The Gift of the White Elephant
The Holiday Game that Highlights the Best and the Worst
Photo by James Hammond on Unsplash, and slightly modified by the author
“Okay, everybody take a number!” she chirps while walking around the room holding a small jute bag containing blue slips of paper with numbers ranging from 1 to 25 written in black Sharpie marker.
25 slips. 25 people. 25 gifts that range from boring, to gag, to “oh that’s sort of nice.”
I draw my folded slip and put it in my pocket. I’m in the middle of telling some nonsense story that gets a laugh from my coworkers, spinning a yarn in between sips of good red wine.
It’s the annual holiday party. It’s the boss of my boss. We are at her house and enjoying catered appetizers. Two weeks ago we were commanded to attend and to bring a $15 gift. Pay for play. “Remember, $15 is a ceiling and not a floor!”
The White Elephant is among us.
Some people love the White Elephant. Some people loathe the White Elephant. One thing is for sure, there are no set rules for playing the White Elephant’s dangerous game.
How many steals, how many rounds, what value, and what is proper etiquette depends on who is running the game. The Ring Master controls the Elephant.
My favorite annual White Elephant game is played with a group of salty network engineers. Instead of using slips of paper with numbers, they use two decks of playing cards. It lends a little gambler’s air to the proceedings.
Today it is slips of paper and when my story is told and the laughs die down, I head to the kitchen to refill my cup. Only then, alone with bottle and corkscrew, I allow myself a peek at the blue slip in my pocket.
I groan. There on a background of robin’s egg blue is the number I least wanted to see. A single dark slash on a pristine paper background.
My number is 1.
Photo by Miguel Á. Padriñán from Pexels
(I’d have shown you a photo of the actual slip if I hadn’t washed it in the pocket of my jeans in the weekend’s laundry run.)
I have been chosen to start the game. Fate has determined that I select the first gift. How the game opens sets the tone for the entire White Elephant event, and that responsibility now lies with me.
I nervously gulp red wine from the plastic cup, tannins bitter on my dry tongue.
I recalled a day several years ago when I — a confused, jet lagged, and nervous American — rode a busy commuter train between Reading, UK and London. No seats available, I stood in the packed rail car near one of two doors. At each train stop the other door provided egress onto the platform, so I felt safe by the door across the aisle.
But as the train slowed, making its approach and then stop into Paddington Station, a train car filled with intense British commuters turned to look at me. I was unprepared for my moment, which demanded that I quickly and without delay lower the window, reach outside, turn the handle to open the door and usher these good people on their way.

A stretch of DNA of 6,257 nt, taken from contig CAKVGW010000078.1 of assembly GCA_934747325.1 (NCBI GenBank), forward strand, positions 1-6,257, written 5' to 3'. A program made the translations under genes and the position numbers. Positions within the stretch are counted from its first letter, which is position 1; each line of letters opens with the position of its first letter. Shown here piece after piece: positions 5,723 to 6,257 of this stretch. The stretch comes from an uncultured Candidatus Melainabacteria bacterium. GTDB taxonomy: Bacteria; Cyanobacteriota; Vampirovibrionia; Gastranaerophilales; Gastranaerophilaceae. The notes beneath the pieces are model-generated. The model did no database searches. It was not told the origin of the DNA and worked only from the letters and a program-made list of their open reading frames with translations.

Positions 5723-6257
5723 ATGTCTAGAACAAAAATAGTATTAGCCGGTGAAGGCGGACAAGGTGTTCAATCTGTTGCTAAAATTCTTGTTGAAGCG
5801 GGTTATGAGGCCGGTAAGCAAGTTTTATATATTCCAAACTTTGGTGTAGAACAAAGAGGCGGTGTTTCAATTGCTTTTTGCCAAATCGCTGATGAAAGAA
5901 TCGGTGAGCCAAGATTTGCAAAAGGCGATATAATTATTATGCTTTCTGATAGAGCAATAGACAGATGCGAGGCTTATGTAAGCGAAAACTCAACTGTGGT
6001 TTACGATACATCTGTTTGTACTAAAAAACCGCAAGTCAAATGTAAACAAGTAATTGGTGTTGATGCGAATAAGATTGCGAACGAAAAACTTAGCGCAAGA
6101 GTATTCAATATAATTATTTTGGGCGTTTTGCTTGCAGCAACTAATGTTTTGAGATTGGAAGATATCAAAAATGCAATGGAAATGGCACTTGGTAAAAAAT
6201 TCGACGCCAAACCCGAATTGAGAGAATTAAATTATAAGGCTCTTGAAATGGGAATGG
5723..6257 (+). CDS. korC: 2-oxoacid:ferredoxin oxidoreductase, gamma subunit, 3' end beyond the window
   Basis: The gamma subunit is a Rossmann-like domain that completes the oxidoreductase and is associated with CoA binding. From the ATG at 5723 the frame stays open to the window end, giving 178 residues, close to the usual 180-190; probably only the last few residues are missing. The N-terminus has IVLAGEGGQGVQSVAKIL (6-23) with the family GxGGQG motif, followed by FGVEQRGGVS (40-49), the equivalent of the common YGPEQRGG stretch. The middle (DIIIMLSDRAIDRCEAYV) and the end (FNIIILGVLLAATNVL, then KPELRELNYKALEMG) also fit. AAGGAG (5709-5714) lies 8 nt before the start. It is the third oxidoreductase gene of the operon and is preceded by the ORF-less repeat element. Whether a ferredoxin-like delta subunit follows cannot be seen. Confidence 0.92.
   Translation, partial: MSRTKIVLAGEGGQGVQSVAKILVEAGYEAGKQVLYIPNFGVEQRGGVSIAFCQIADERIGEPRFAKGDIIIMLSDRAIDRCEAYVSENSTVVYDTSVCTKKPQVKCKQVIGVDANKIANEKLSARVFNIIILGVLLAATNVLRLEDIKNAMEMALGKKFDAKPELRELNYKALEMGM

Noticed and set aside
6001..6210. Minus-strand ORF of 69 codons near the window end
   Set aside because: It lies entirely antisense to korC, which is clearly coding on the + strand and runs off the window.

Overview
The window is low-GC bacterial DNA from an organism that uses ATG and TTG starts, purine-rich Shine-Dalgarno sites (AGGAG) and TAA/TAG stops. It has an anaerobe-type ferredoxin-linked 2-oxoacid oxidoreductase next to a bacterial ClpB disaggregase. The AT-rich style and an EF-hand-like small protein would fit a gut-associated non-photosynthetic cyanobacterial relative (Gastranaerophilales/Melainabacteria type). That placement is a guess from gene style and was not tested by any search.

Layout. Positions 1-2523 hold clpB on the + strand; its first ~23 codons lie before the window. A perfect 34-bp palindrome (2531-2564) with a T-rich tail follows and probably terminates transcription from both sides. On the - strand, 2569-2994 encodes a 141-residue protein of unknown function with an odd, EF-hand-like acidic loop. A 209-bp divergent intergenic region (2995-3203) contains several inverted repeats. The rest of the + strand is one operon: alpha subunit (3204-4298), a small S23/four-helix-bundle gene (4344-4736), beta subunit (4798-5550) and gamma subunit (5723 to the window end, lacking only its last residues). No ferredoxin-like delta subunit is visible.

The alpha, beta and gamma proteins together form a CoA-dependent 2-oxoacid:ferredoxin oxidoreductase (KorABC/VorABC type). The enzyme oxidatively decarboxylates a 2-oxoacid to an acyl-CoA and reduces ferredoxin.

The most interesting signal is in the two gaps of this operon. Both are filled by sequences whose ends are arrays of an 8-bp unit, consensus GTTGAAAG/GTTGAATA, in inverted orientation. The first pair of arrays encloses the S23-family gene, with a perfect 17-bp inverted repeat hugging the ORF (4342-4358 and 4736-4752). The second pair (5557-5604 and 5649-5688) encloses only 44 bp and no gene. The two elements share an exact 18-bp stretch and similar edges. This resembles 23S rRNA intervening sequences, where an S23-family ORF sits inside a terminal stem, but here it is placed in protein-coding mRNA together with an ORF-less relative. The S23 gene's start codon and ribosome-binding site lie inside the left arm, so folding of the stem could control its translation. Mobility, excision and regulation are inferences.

It was a terrifying yet exhilarating event. I’m glad to say that day in London I executed the door as well as any foreign traveler could be expected to.
I drew from that memory to find my confidence on a rainy holiday evening in Northern California. My coworkers now turned to me to open the door to a successful White Elephant gift exchange.
I doubted myself in that moment just as I had doubted myself in Paddington Station. I knew I needed to stay grounded. I needed to visualize my way through the process. I needed to control the speed of the game.
And I needed to smile genially and do my best.
When the time was right and all were seated around the tree, my number was called. I raised my hand, saying “right here” and the crowd roared “oooooooooooh! Karen has number one! This should be good.”
I slugged back the last of my cup of wine and allowed the game’s host to refill it with champagne. The bubbles were too festive for such a solemn task, and I carefully set the newly full cup down on a coaster and stepped up to the tree.
Its genuine pine boughs welcomed me under its skirts. Salt and flour dough ornaments with a child’s paint job gave me a true horizon to focus on while I got my sea legs. I paced the half circle around the tree, side to side, like a caged panther scanning my holiday wrapped prey.
“Let’s see, what present looks good?” I said aloud, encouraging suggestions from the audience in the style of Price is Right.
Finally, when I felt I’d eyeballed every present under the tree, I made my selection. A long narrow box tightly wrapped in red and gold paper. It was crisp, clean, and inviting.
Quickly I skinned the paper from the gift and found an Amazon box. Cue a round of jokes about “Does anyone shop in the stores anymore?” and “Why would we? Amazon has everything!”
I pulled at the clear packing tape sealing the box and with no small amount of trepidation parted the flaps and peered inside. Would a pearl lay inside the cardboard oyster? Or only rotten sand?
My eyes landed on the treasure that lay within and my shoulders fell. Hope died when I saw clearly the item that began our game of chance.
I withdrew it from the box and said:
“I believe I have found the gift that will be coming home with me.”
With left hand firmly on hip, I took a solid stance and raised my right hand high above my head in the style of Lady Liberty, then announced to the overhyped crowd:
The crowd roared and the White Elephant smiled, for it was the perfect holiday gag gift.
“And with that,” I say,
“We are game on.”